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""" rpi-gpio-atari2key.py by Ian Guebert 21 Oct 2012 Atari Joystick to GPIO to Keyboard driver for raspberry Pi, based on Chris Swan's rpi-gpio-kbrd.py driver. Going to experiment with this to see if 2 Atari joysticks can be used at the same time for Stella Emulator. Console switches such as Select and Reset have been added, a pause button too for gameplay sake. """ """ rpi-gpio-kbrd.py by Chris Swan 9 Aug 2012 GPIO Keyboard driver for Raspberry Pi for use with 80s 5 switch joysticks *** This did not work with AdvMAME - failed attempt - may be useful for another project based on python-uinput/examples/keyboard.py by tuomasjjrasanen https://github.com/tuomasjjrasanen/python-uinput/blob/master/examples/keyboard.py requires uinput kernel module (sudo modprobe uinput) requires python-uinput (git clone https://github.com/tuomasjjrasanen/python-uinput) requires (from http://pypi.python.org/pypi/RPi.GPIO/0.3.1a) for detailed usage see http://blog.thestateofme.com/2012/08/10/raspberry-pi-gpio-joystick/ """ import uinput import time import RPi.GPIO as GPIO GPIO.setmode(GPIO.BOARD) GPIO.setup(3, GPIO.IN) GPIO.setup(5, GPIO.IN) GPIO.setup(7, GPIO.IN) GPIO.setup(8, GPIO.IN) GPIO.setup(10, GPIO.IN) GPIO.setup(11, GPIO.IN) GPIO.setup(12, GPIO.IN) GPIO.setup(13, GPIO.IN) GPIO.setup(15, GPIO.IN) GPIO.setup(16, GPIO.IN) GPIO.setup(18, GPIO.IN) GPIO.setup(19, GPIO.IN) GPIO.setup(21, GPIO.IN) events = (uinput.KEY_UP, uinput.KEY_DOWN, uinput.KEY_LEFT, uinput.KEY_RIGHT, uinput.KEY_SPACE, uinput.KEY_Y, uinput.KEY_H, uinput.KEY_G, uinput.KEY_J, uinput.KEY_F, uinput.KEY_F1, uinput.KEY_F2, uinput.KEY_PAUSE) device = uinput.Device(events) 1fire = False 1up = False 1down = False 1left = False 1right = False 2fire = False 2up = False 2down = False 2left = False 2right = False select = False resetB = False pause = False while True: #Player 1 controls if (not 1fire) and (not GPIO.input(10)): # player 1 Fire button pressed 1fire = True device.emit(uinput.KEY_SPACE, 1) # player 1 Press space bar if 1fire and GPIO.input(10): # player 1 Fire button released 1fire = False device.emit(uinput.KEY_SPACE, 0) # player 1 Release space bar if (not 1up) and (not GPIO.input(3)): # player 1 Up button pressed 1up = True device.emit(uinput.KEY_UP, 1) # player 1 Press Up key if 1up and GPIO.input(3): # player 1 Up button released 1up = False device.emit(uinput.KEY_UP, 0) # player 1 Release Up key if (not 1down) and (not GPIO.input(5)): # player 1 Down button pressed 1down = True device.emit(uinput.KEY_DOWN, 1) # player 1 Press Down key if 1down and GPIO.input(5): # player 1 Down button released 1down = False device.emit(uinput.KEY_DOWN, 0) # player 1 Release Down key if (not 1left) and (not GPIO.input(7)): # player 1 Left button pressed 1left = True device.emit(uinput.KEY_LEFT, 1) # player 1 Press Left key if 1left and GPIO.input(7): # player 1 Left button released 1left = False device.emit(uinput.KEY_LEFT, 0) # player 1 Release Left key if (not 1right) and (not GPIO.input(8)): # player 1 Right button pressed 1right = True device.emit(uinput.KEY_RIGHT, 1) # player 1 Press Right key if 1right and GPIO.input(8): # player 1 Right button released 1right = False device.emit(uinput.KEY_RIGHT, 0) # player 1 Release Right key #Player 2 controls if (not 2fire) and (not GPIO.input(18)): # player 2 Fire button pressed 2fire = True device.emit(uinput.KEY_F, 1) # player 2 Press F Key if 2fire and GPIO.input(18): # player 2 Fire button released 2fire = False device.emit(uinput.KEY_F, 0) # player 2 Release F Key if (not 2up) and (not GPIO.input(11)): # player 2 Up button pressed 2up = True device.emit(uinput.KEY_Y, 1) # player 2 Press Y Key if 2up and GPIO.input(11): # player 2 Up button released 2up = False device.emit(uinput.KEY_Y, 0) # player 2 Release Y key if (not 2down) and (not GPIO.input(13)): # player 2 Down button pressed 2down = True device.emit(uinput.KEY_H, 1) # player 2 Press H key if 2down and GPIO.input(13): # player 2 Down button released 2down = False device.emit(uinput.KEY_H, 0) # player 2 Release H key if (not 2left) and (not GPIO.input(15)): # player 2 Left button pressed 2left = True device.emit(uinput.KEY_G, 1) # player 2 Press G key if 2left and GPIO.input(15): # player 2 Left button released 2left = False device.emit(uinput.KEY_G, 0) # player 2 Release G key if (not 2right) and (not GPIO.input(16)): # player 2 Right button pressed 2right = True device.emit(uinput.KEY_J, 1) # player 2 Press J key if 2right and GPIO.input(16): # player 2 Right button released 2right = False device.emit(uinput.KEY_J, 0) # player 2 Release J key #Switches if (not select) and (not GPIO.input(19)): # Select button pressed select = True device.emit(uinput.KEY_F1, 1) # F1 key pressed if select and GPIO.input(19): # release select button select = False device.emit(uinput.KEY_F1, 0) # release F1 key if (not resetB) and (not GPIO.input(21)): # Reset button pressed resetB = True device.emit(uinput.KEY_F2, 1) # F2 key pressed if resetB and GPIO.input(21): # release reset button resetB = False device.emit(uinput.KEY_F2, 0) # release F2 key if (not pause) and (not GPIO.input(12)): pause = True device.emit(uinput.KEY_PAUSE, 1) if pause and GPIO.input(12): pause = False device.emit(uinput.KEY_PAUSE, 0) time.sleep(.04)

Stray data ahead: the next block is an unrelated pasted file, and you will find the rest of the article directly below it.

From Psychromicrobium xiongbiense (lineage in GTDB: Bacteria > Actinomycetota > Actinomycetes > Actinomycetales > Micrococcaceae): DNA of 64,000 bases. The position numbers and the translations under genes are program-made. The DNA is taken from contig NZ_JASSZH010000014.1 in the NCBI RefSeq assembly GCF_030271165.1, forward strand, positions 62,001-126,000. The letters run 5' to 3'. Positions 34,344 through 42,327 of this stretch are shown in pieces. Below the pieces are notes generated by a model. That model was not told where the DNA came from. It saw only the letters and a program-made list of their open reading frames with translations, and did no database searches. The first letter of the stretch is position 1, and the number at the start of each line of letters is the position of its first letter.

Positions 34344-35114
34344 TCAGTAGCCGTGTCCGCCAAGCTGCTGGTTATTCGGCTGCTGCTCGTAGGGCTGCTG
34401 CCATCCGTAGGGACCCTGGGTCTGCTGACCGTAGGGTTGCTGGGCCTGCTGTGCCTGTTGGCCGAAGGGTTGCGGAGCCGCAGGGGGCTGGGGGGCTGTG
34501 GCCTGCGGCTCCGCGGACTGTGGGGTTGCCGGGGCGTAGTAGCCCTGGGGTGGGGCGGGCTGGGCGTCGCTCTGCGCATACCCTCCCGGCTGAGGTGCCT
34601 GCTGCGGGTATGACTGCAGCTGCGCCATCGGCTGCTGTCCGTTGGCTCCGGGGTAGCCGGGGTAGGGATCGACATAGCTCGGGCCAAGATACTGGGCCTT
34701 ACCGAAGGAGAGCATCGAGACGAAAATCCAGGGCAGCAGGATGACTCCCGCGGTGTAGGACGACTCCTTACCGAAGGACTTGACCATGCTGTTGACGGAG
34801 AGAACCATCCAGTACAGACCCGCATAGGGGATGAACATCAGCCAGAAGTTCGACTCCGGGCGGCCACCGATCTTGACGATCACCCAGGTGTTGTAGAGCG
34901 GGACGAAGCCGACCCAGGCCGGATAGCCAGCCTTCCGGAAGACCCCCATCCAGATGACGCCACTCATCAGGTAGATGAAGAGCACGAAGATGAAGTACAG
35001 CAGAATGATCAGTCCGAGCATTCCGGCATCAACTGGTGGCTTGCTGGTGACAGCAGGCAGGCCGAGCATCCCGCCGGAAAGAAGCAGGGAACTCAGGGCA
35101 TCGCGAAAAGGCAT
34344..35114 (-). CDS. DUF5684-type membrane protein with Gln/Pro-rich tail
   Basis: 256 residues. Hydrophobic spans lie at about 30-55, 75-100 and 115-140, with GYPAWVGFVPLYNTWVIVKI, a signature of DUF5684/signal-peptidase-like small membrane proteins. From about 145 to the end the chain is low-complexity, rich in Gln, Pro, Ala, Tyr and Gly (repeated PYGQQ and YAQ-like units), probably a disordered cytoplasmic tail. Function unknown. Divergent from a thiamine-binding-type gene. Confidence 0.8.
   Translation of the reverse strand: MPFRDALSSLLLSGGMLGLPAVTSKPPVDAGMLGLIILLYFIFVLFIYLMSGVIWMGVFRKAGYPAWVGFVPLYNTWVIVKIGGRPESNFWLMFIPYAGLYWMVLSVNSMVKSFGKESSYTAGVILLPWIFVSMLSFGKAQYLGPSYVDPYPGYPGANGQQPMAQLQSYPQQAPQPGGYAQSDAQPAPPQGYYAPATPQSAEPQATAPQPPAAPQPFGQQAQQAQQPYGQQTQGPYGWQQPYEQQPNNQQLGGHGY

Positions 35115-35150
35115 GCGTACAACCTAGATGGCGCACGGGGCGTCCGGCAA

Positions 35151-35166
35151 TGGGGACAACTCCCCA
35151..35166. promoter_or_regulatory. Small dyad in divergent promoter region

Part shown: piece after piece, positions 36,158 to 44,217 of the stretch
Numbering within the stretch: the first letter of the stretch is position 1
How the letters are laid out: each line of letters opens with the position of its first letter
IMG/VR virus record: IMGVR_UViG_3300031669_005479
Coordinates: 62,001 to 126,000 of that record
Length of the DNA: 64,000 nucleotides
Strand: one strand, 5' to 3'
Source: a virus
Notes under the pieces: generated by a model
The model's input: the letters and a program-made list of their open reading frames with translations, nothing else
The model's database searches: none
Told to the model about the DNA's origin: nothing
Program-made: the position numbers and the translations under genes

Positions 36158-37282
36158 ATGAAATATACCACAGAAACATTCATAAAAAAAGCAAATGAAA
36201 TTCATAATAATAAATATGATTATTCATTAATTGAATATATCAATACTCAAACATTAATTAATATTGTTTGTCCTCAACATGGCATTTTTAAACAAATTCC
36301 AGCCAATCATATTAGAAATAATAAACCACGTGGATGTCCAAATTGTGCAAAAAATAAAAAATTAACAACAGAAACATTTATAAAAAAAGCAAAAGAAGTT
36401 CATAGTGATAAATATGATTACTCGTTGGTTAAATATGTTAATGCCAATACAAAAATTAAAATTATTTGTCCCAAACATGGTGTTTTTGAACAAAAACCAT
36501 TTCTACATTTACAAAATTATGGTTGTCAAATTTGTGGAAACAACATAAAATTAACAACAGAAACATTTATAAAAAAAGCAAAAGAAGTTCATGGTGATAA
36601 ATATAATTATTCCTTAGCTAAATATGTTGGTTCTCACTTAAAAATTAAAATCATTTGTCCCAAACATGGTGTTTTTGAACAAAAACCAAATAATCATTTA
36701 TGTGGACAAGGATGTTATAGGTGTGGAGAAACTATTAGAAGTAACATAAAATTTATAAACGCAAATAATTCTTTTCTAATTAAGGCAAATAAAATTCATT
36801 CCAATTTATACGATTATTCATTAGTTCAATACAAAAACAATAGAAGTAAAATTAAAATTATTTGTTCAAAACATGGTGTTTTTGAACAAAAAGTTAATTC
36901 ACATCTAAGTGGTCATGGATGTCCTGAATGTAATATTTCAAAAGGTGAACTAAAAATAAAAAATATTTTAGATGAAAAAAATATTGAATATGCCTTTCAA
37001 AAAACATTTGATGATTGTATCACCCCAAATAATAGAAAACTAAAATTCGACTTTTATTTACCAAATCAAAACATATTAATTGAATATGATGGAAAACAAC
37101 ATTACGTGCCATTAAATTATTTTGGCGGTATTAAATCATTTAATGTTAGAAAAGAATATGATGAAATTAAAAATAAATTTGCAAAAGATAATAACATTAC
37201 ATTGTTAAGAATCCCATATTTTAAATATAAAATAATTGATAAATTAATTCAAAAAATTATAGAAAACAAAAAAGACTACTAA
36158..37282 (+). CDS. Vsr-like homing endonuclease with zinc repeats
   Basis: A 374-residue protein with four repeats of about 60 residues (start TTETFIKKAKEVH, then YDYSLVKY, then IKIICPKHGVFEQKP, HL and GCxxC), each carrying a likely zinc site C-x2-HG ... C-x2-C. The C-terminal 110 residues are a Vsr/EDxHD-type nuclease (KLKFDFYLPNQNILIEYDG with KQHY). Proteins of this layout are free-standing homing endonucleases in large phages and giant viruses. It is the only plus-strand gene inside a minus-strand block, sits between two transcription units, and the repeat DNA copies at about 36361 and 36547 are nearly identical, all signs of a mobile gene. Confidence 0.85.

Well the whole point of this is so that I don't need to use a USB controller, or a RetroUSB adapter. The Atari 2600 joystick is just a set of switches, no other electronics, so I should be able to program a driver that will read when a GPIO is turned on and off and emulate a keyboard stroke from it.teeth_03 wrote:Have you been able to get 2 player to work? I have emulationstation/retropie and it doesnt.